Robert Christgau: Dean of American Rock Critics

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  • Burial [Cargo, 2006] *
  • Untrue [Cargo, 2007] A
  • Street Halo/Kindred [Hyperdub/Beat, 2012] A-
  • Truant/Rough Sleeper [Hyperdub, 2012] A-
  • Rival Dealer [Hyperdub EP, 2013] A
  • "Young Death"/"Nightmarket" [Hyperdub EP, 2016] **

Consumer Guide Reviews:

Burial [Cargo, 2006]
Maybe he figured get your beats working first and later for humanism--or maybe he still had a ways to go in the humanity department ("Southern Comfort," "Broken Home"). *

Untrue [Cargo, 2007]
Unlike most New Ambient, Burial's music is emotional, which helps its funk a lot, and eventful, which helps its interest even more. Fifteen years ago, we would have called it trip-hop or, stupidly, illbient (remember that one?). Now it's supposedly dubstep. I wouldn't quite class this with Maxinquaye--melodies and voices could be more distinct with no loss of atmosphere. But Burial--a single, scrupulously anonymous guy (although not so scrupulous that anyone suggests he's a woman)--has a sonic imagination worthy of Mr. Tricky himself. Burbling electronic ticktocks vie with a carillon of bell simulacra, and rarely have vinyl crackle or laser malfunction generated more musicality. The moniker and, apparently, the worldview, are dark, as the kids say. But when the mix is as rich as this, dark goes to a better place. A

Street Halo/Kindred [Hyperdub/Beat, 2012]
Two EPs from the mysterious William Bevan, six tracks divided evenly between his 20-minute 2011 return and his 30-minute 2012 stride forward, cohere almost seamlessly as the album they become when you don't have to turn any plastic over. The accomplished recapitulations of Street Halo--faerie electro-soprano and vinyl sputter-crackle laying their dream and disquiet on the nervous beats?-pause briefly at what is now track four, which takes seven seconds to achieve liminal audibility before slowly building into a peppier elegy than anything he's previously dared. And despite the lamentable title "Ashtray Wasp" (please, I don't want to know), the 12-minute finale begins as a distressed house anthem--not literally uplifting, this is Burial, but inspiring nonetheless?-and then trails off into something more lyrical. Thoughtful, even. A-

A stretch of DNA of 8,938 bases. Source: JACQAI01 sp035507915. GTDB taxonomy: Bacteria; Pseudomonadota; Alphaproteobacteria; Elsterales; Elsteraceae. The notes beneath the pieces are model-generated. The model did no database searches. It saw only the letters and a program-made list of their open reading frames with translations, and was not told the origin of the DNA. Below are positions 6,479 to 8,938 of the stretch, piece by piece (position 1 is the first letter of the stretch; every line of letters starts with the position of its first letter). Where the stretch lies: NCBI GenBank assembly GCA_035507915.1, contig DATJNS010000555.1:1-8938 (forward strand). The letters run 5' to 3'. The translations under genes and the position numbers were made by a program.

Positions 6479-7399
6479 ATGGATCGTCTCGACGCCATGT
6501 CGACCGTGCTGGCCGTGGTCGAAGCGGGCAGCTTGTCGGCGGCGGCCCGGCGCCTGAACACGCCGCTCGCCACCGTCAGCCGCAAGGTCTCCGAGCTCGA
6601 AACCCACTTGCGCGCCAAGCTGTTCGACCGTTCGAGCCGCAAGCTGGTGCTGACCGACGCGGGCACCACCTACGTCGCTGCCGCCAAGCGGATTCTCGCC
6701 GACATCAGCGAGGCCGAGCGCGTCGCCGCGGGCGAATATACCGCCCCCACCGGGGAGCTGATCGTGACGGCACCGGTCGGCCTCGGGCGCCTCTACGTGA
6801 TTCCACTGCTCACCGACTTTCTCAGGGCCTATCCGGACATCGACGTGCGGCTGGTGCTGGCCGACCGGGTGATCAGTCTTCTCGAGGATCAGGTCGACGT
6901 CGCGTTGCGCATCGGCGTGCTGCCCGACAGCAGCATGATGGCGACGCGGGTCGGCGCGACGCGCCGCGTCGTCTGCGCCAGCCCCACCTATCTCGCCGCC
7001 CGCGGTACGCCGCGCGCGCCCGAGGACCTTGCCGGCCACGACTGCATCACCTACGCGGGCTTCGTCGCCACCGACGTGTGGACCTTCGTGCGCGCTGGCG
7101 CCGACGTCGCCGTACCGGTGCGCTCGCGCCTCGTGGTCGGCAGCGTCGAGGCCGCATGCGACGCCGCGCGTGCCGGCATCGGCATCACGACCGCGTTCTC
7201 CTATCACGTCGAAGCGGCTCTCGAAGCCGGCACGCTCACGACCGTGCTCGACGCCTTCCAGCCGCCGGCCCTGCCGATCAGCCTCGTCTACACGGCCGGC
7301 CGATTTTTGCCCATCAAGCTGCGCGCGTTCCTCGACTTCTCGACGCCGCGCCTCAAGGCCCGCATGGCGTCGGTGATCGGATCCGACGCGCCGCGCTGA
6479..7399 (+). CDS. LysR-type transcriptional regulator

Truant/Rough Sleeper [Hyperdub, 2012]
In which the mystery man follows up the Kindred EP with what is nominally a two-"song" "single," each title divided into silence-separated sections and the whole thing clocking in at 25:32 it says here. Background music it's not--while I admired it fine doing my daytime musical tasks, I only got it when I put it on at five o'clock in the morning, whereupon I discovered that its spooky gravity and deliberate movement suggested elegiac or perhaps even inspirational goals. Fifteen years later, the Alan Lomax gospel samples of Moby's Play are regarded as shamelessly corny in the techno world. I wonder whether the opening organ melody and very nearly hooky keyboard-ostinato facsimile that comes in around 8:30 of "Rough Sleeper" will offend ascetic snobs another decade or two down the line. A-

Rival Dealer [Hyperdub EP, 2013]
A year into a relationship that began admiring, went on hiatus, and returned passively and then actively pleasurable, this half hour of music now generates something like that satisfied feeling I get when I spend time with, say, Into the Music or Rokku Mi Rokka. Despite the reflexively dark title it shares with the lead track, despite the glitched electronics that will always scare off my generational cohort, despite the consoling females who will just as inevitably trip cynics' corn alarms, its gestalt is intelligently humanistic and fucking uplifting well before the quiet, awkward self-acceptance speech that serves as a coda. The final track goes by "Come Down to Us." Good album title, I'd reckon. A

"Young Death"/"Nightmarket" [Hyperdub EP, 2016]
Two more soundscapes about vinyl and clinical depression, unofficially entitled Young Death: It Never Gets Old **